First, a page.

The slow, soporific mood carries on through the short EP. The first half of the record, including a stuttering jam by the band’s other vocalist Blake Mason, sound like the warm and sultry tunes of ‘70s harmonizers like Steely Dan and the sonic landscapes of Fleetwood Mac. 

The fourth song on the EP is “White Sugar”, a slow, bluesy ballad with doo-wop echoes in the background. The song builds to a beautiful chorus, about as loud as the band ever gets. But the sleepy tone is back for “Susie”. If the skin started to cook with “White Sugar”, here it is enjoying the shade once again on a hot day. 

The last track is another by Family Almanac’s male vocalist. “So It Goes” is a bouncier track than the rest, played with as much urgency as the band musters on this EP. 

Recently I had the pleasure to see the Family Almanac play a house show (the perfect venue for their lighthearted soft rock anthems) and found a lot to be excited about. With its talented members, Family Almanac has plenty of leverage to evolve in the future. I only hope they will release a longer album soon for those lazy Spring mornings when their sounds can start the spinning of my mind with ease.

- Eric Togethoff

|

Live Sunday: Cool Ghouls, Mope Grooves and Dogheart at The Know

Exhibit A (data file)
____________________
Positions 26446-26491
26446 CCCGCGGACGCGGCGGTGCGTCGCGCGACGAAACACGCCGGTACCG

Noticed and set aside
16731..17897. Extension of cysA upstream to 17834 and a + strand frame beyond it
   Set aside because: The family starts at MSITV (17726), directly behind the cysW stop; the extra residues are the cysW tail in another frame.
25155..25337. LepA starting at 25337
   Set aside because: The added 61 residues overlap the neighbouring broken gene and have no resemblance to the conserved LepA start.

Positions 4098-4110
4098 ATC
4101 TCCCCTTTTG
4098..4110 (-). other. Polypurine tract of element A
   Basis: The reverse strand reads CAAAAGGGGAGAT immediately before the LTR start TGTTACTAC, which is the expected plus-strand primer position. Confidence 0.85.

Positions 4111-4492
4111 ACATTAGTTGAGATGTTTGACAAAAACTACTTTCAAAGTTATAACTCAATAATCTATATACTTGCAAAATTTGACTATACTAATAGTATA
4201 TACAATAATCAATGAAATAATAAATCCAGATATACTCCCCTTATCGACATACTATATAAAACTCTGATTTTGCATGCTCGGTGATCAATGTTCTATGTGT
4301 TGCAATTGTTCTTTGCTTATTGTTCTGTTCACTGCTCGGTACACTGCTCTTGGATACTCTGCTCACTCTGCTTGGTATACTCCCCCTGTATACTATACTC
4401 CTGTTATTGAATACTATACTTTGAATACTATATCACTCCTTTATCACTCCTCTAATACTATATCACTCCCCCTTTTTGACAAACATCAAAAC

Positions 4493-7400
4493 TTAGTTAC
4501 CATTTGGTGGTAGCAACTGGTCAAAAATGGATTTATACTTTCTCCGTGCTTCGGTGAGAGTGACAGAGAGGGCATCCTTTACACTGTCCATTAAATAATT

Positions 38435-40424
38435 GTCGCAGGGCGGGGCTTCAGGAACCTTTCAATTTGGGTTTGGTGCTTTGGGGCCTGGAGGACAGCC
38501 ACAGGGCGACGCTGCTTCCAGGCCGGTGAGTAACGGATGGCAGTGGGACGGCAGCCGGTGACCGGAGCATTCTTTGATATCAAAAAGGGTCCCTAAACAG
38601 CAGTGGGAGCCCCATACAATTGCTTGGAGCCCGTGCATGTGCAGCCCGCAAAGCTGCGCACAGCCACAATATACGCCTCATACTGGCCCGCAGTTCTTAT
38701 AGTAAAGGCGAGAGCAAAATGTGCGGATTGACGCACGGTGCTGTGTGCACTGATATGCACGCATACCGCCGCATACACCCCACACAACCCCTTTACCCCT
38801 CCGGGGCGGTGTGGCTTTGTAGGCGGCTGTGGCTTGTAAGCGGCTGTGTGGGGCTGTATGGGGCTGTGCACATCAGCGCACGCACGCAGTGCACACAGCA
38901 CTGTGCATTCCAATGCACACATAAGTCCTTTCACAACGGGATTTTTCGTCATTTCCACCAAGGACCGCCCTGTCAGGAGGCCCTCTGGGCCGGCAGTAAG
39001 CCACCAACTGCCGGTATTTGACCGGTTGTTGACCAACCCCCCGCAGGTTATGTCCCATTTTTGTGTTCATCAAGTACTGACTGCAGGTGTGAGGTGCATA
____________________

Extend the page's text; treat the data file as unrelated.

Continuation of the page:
Hailing from San Francisco are the Cool Ghouls.  Their salty guitar riffs reek of the Pacific Ocean and their harmonies will lull you like the waves of the bay.  In a time when every band seems to be “psyching out in their garage”,  The Cool Ghouls' sophisticated sound separates them from being just another band with reverb and a sick record collection. The song centric style of their sophomore release, A Swirling Fire Burning Through The Rye, makes for a great collection of recordings and stellar live performances.  The album flows seamlessly through ten tracks despite the band's three songwriters. The sound is reminiscent of early Grateful Dead, golden-era Creedence and The Velvet Underground, yet is fresh and modern. Recorded live to tape by Sonny Smith of Sonny and Sunsets, the band's live energetic vibe is beautifully captured. After touring the states a few times over and playing their hometown with heavy hitters like Nick Waterhouse and Of Montreal, it's only a matter of time before we see these California dudes make a national television debut.  Be able to say you 'knew them when' and see Cool Ghouls live this Sunday at the Know. Local punk crooners Mope Grooves and Dogheart open the show, fixing for a good time to be had by all.